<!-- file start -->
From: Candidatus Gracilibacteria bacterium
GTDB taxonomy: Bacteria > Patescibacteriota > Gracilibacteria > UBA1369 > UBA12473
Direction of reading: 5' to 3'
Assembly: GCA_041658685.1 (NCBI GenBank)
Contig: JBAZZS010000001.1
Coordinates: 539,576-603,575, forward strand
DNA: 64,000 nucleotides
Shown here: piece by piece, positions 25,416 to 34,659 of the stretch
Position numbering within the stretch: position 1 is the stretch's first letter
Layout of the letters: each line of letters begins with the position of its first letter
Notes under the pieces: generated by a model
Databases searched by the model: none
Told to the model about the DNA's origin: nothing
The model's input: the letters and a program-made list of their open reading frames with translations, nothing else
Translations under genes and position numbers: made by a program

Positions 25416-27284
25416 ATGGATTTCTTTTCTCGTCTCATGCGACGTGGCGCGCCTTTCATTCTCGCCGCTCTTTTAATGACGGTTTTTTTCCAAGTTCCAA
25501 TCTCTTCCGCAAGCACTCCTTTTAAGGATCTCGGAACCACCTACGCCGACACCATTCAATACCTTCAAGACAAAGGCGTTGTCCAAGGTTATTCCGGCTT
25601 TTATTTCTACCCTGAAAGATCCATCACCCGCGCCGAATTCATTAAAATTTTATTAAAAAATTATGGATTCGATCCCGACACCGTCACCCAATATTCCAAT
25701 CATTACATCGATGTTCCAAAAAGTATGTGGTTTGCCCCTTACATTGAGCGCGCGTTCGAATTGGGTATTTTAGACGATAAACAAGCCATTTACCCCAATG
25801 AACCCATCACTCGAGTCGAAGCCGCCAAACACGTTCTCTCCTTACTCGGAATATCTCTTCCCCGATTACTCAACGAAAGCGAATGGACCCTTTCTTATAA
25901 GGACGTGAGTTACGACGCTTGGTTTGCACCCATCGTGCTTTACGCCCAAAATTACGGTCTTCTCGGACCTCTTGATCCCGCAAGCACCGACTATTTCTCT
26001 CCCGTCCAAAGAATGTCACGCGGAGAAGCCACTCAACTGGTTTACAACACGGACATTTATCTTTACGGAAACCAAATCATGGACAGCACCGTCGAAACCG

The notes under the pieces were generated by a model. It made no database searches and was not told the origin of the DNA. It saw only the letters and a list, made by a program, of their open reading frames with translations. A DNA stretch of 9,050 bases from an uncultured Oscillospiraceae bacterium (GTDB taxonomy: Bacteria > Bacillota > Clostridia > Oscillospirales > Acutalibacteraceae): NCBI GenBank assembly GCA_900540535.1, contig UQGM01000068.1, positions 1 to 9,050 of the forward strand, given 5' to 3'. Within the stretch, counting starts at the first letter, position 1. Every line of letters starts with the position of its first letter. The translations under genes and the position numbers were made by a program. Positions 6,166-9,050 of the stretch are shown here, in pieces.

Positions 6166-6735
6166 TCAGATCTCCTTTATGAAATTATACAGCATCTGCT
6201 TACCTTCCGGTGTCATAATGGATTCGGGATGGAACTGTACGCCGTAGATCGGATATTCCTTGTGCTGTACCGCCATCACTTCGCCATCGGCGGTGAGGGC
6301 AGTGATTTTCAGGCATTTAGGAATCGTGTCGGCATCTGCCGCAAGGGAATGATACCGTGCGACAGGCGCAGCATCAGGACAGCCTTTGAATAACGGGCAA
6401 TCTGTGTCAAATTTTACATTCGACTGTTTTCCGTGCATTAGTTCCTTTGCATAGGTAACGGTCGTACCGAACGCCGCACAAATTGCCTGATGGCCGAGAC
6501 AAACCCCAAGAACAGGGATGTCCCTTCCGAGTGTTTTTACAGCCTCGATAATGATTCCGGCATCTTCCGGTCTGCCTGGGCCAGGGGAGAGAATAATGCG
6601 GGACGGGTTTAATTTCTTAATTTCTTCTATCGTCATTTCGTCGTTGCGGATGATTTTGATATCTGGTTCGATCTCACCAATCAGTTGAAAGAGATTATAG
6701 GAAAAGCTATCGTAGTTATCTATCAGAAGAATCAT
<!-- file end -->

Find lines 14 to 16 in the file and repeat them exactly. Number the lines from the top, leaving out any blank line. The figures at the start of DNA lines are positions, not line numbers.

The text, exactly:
The model's input: the letters and a program-made list of their open reading frames with translations, nothing else
Translations under genes and position numbers: made by a program

Positions 25416-27284